Away in a Oswego

12/22/2012 7:00 AM
By Deborah Jeanne Sergeant New York Correspondent

OSWEGO, N.Y. Many agri-tourism farms host live Nativity scenes or lend animals to church pageants. But at Greco Family Farm & Orchard in Oswego, they bring the congregation and guests of Minetto United Methodist Church (MUMC) to the farm to host a pageant.

Marc Greco purchased the property five years ago and continued the tradition that has been going on for about 25 years, even though his family does not belong to MUMC.

“We love Christmas,” Greco said. “That was one of many things my wife loved about the farm. It’s great having people come out.”

Greco, a retired police captain, and his wife, Kathleen, moved from New York City to Oswego to purchase the property and fulfill her dream of owning a horse business. Greco raises apples and pears “to give me something to do while she takes care of the horses.”

The couple’s three children are grown except for one that still lives at home. Neither Greco nor his wife has a farming background, so they have relied upon the help of former farm owner Dick Wadsworth who built a house nearby. He has helped them learn about raising the cows, goats, chickens and rooster they keep, and how to care for the other animals they borrow from a petting zoo for the many visitors they welcome during the fall season.

The Grecos also offer hayrides, haunted house, and corn maze some years. But once the fall season wraps up, it’s time to start planning for the pageant.

“We want to continue a tradition that was already here, and we want people to come out and have a traditional Christmas Eve atmosphere in a barn,” Greco said. “The church does a really good job in conducting it. “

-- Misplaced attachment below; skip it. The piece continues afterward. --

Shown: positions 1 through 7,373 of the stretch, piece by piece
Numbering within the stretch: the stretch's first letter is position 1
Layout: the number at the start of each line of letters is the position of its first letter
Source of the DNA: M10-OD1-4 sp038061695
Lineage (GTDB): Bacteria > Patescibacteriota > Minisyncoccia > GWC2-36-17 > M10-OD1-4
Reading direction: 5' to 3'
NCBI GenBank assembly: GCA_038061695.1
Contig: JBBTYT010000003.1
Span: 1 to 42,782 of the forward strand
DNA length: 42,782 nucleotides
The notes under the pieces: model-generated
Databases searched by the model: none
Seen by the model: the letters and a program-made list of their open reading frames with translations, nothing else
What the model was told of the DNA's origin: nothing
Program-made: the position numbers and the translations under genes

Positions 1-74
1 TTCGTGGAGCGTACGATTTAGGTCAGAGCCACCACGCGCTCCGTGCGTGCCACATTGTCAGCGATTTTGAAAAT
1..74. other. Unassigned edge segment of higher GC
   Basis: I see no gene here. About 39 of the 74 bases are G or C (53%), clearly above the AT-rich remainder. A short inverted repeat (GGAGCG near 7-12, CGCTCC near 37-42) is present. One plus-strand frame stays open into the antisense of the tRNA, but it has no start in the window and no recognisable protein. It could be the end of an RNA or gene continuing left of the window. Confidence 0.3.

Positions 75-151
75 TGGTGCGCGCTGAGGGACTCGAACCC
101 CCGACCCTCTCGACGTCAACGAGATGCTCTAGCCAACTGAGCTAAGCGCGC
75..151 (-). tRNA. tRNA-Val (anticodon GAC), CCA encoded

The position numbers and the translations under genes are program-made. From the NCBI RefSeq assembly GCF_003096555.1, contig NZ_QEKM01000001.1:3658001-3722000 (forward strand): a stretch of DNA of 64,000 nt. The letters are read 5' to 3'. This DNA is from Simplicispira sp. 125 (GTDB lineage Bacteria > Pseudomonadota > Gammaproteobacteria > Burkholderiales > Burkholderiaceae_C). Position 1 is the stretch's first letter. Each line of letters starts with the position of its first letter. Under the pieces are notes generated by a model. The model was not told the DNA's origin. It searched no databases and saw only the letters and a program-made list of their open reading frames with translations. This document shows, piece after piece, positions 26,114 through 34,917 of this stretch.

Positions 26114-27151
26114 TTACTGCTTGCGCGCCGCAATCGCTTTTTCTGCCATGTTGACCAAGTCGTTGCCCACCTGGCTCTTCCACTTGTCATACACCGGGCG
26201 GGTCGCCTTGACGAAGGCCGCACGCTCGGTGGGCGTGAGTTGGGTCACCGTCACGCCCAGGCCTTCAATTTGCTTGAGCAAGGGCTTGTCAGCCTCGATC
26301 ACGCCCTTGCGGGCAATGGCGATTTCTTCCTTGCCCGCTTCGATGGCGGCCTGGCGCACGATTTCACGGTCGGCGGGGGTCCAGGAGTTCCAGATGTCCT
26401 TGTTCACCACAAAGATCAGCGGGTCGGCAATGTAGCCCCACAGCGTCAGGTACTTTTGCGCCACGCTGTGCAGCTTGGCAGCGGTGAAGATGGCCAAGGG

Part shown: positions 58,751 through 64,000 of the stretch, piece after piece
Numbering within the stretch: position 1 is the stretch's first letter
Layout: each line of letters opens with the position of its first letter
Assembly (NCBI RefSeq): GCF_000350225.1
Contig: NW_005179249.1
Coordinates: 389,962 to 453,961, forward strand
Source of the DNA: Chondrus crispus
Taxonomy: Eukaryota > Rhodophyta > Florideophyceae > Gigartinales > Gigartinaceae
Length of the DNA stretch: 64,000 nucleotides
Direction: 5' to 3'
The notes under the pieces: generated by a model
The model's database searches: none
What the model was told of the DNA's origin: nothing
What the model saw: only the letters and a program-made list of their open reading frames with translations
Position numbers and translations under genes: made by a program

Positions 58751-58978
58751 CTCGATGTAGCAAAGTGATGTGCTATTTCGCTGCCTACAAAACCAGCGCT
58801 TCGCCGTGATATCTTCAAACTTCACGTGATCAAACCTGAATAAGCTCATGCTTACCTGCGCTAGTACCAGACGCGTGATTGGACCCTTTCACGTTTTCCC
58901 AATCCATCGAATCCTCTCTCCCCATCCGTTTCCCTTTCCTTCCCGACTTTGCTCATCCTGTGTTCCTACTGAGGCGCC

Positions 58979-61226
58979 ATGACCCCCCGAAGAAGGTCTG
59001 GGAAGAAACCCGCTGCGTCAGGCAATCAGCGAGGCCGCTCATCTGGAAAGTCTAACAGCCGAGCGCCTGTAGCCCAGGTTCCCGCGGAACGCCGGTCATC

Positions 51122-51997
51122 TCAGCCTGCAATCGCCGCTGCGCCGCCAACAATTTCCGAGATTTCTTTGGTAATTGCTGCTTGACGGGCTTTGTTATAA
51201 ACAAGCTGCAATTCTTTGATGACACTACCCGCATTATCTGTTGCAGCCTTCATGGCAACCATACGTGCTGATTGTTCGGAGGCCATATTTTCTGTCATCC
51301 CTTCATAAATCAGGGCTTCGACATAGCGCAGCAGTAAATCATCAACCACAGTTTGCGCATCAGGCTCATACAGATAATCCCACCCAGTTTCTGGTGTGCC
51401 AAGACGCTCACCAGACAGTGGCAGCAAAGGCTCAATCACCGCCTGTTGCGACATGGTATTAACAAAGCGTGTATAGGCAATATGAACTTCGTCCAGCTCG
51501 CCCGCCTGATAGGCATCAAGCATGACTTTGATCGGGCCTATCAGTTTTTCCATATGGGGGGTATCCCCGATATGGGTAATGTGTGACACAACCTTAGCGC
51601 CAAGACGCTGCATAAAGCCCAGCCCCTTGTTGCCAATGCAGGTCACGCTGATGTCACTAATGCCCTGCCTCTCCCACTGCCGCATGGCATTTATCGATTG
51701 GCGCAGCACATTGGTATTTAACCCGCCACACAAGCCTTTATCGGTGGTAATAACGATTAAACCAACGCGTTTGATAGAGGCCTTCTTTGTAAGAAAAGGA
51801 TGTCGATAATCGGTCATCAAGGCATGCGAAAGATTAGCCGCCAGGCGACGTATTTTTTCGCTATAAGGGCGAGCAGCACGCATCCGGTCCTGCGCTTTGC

The tradition pre-dates Pastor Chuck Forbes’ installment at the church three years ago. He said that he wants to continue the event to help attract newcomers to the congregation.

Wadsworth, still a member of MUMC, could not recall who suggested the barn service, but said that a member asked him decades ago if he would be willing to host it. The event went so well that it soon became a favorite annual tradition.

“We had a man who was bringing a camel and donkey once,” he recalled. “My son was leading the donkey with Mary on its back and the donkey didn’t want to go to the front. Someone baited him with apples. The camel wanted the apples and the donkey didn’t want to give them up, so he sat on them to hide them.”

Occasional minor mishaps aside, hosting a pageant at the barn makes lots of sense to Forbes.

“We want to have a live Nativity and when having it outside of the church, you get a number of people from the community who don’t have to dress up,” Forbes said. “They can come as they are and see the story of Jesus in a barn setting.”

The re-enactment of the Christmas story takes place on a hay wagon for a stage with a backdrop to represent Bethlehem. Guests sit on hay bales arranged for seating with the Greco’s animals’ stalls surrounding the audience. The pageant doesn’t include speaking parts, but Forbes reads the account from the Gospels aloud while costumed actors from the church pantomime the narrative, sprinkled with Christmas carols throughout. Some years, the congregation can provide a live baby to play the Christ Child.

“We have a number of young couples starting families, so we have plenty of babies to choose from,” Forbes said. “For the past three years it was a girl, but this year, we’re fortunate to have a boy.”

Last year, more than 200 attended.

Forbes said he enjoys being “ to share the story of the greatest Gift ever given in this type of setting. It is so special.”

The event is slated for Monday, Dec. 24, at 5 p.m. at 297 West Fifth Street Rd. Attendees should dress warmly and bring a flashlight. There is no admission charged.

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